The film is very skillful in the way that it probes the thin membrane between the living and the dead. Even though there is a perfectly rational explanation for everything that happens, the film still has an aura of mystery, as though Irene is moving between the two worlds. To set the mood, the film opens with widows cleaning their husbands’ graves while a strong wind—spirits at work?—blows through the town. The townspeople believe in ghosts and who’s to say that they’re wrong.

In the powerful scene where Raimunda sings the title song “Volver,” we see Irene secretly watching her. She rises up when she hears the following lyrics:

We parted some time ago
but my moment to lose has come
you were very right
I listen to my heart
and I’m dying for going back

And going back, going back, going back
to your arms once more
I’ll get to your whereabouts
I know how to lose, I know how to lose
I want to go back, go back go back

Though we’re pretty sure by this time that Irene is no ghost, nevertheless the scene seems to indicate that our strong longing can call the dead back to us.

There are two scenes in the film I find particularly wonderful. In one, Raimunda has just learned that her mother is still alive, at which point she runs away, dragging her daughter (who already knows about Irene) behind her. For the first time, her daughter sees her indomitable mother break down, and she urges her to go back. It is as though, for a moment, she is the nurturing one, urging a reconciliation between the present and the past, the living and the dead.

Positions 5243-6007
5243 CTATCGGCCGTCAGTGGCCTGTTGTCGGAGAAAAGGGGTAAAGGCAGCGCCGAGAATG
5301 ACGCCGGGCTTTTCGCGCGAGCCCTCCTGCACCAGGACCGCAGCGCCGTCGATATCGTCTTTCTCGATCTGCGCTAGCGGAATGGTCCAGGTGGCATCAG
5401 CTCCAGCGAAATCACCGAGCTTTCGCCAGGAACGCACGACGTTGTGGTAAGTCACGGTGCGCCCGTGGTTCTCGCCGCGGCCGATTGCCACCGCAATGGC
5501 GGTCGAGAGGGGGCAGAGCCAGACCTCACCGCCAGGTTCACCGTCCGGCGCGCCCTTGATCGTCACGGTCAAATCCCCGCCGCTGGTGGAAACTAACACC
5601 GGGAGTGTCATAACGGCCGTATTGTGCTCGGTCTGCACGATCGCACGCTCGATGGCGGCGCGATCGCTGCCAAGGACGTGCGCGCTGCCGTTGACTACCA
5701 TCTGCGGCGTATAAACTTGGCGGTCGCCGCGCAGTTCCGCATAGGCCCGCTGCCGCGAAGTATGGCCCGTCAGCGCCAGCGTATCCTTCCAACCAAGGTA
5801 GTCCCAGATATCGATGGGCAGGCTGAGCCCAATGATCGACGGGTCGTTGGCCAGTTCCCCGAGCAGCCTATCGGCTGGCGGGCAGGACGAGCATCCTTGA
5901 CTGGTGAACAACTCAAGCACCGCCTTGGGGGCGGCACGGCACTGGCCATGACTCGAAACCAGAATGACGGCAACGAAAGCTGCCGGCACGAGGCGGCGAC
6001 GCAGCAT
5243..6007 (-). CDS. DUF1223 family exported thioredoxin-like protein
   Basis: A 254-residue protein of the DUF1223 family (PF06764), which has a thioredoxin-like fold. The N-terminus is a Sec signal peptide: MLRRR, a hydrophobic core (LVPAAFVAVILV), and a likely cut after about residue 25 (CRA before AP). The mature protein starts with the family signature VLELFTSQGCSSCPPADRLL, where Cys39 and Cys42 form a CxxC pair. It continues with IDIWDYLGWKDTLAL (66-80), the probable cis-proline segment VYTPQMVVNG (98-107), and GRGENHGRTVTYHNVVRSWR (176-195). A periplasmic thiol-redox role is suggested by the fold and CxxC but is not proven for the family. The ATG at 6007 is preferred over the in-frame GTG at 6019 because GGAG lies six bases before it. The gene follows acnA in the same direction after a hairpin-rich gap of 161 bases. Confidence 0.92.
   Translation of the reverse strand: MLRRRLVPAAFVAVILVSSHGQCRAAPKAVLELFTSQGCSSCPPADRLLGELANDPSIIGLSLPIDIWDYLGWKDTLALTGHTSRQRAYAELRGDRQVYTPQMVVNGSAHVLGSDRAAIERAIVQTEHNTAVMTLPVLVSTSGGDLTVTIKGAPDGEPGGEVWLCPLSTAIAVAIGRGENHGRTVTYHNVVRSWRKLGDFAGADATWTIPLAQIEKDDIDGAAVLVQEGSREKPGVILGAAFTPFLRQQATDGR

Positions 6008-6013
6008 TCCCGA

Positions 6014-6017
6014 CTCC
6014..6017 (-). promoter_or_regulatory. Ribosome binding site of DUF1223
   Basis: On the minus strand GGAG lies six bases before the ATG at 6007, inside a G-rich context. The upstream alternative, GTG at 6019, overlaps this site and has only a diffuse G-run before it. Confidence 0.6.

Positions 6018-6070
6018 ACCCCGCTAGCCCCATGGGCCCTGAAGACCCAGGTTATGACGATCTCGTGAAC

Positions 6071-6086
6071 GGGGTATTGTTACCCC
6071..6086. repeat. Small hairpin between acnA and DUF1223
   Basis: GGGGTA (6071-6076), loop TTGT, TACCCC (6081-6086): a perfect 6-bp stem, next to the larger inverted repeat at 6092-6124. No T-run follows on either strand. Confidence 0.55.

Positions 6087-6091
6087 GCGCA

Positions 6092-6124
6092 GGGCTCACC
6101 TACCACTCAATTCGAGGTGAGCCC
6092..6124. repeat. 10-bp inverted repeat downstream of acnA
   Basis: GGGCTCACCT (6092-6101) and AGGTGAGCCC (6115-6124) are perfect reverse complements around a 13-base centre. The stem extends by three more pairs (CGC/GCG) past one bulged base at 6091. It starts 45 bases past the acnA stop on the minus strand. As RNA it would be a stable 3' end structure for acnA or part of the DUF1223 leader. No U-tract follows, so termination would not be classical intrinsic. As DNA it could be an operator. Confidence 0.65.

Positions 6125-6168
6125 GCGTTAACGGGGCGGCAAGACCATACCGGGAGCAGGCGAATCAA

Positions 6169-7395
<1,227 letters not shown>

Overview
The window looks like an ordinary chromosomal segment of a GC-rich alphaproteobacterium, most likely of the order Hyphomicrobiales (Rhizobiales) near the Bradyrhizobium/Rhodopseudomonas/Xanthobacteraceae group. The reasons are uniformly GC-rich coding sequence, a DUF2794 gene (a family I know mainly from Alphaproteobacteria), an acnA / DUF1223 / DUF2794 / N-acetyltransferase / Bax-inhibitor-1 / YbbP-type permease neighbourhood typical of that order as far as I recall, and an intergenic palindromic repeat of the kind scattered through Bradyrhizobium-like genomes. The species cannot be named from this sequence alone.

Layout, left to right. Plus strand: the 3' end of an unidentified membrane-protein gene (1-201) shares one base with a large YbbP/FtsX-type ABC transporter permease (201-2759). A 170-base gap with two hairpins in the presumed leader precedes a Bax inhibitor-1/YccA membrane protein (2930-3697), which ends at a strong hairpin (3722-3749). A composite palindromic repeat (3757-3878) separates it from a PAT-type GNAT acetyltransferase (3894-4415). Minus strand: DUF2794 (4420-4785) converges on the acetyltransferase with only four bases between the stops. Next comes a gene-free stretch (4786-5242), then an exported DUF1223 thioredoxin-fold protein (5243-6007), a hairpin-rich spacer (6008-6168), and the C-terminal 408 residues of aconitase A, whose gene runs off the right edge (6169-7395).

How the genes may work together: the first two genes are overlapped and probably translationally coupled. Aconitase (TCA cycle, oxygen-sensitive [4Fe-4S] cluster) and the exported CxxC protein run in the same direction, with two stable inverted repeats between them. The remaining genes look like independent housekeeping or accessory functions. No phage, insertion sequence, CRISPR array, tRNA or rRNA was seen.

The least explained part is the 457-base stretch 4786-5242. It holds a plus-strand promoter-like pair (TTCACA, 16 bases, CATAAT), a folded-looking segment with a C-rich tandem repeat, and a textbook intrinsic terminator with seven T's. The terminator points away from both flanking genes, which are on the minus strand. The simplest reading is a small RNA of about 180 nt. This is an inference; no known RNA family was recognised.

In the final scene, meanwhile, Irene leaves the house to care for their next-door-neighbor, a sympathetic woman who is dying of cancer. (The woman all but sees Irene as a ghost coming back to care for her.) Panicked that Irene, only recently found, will vanish once again, Raimunda goes running to the neighbor’s and is assured by her mother that there will be plenty of time for them to talk and that she wants to hear all that Raimunda has to tell her. The mother that Raimunda rejected because of the rape has come back to her.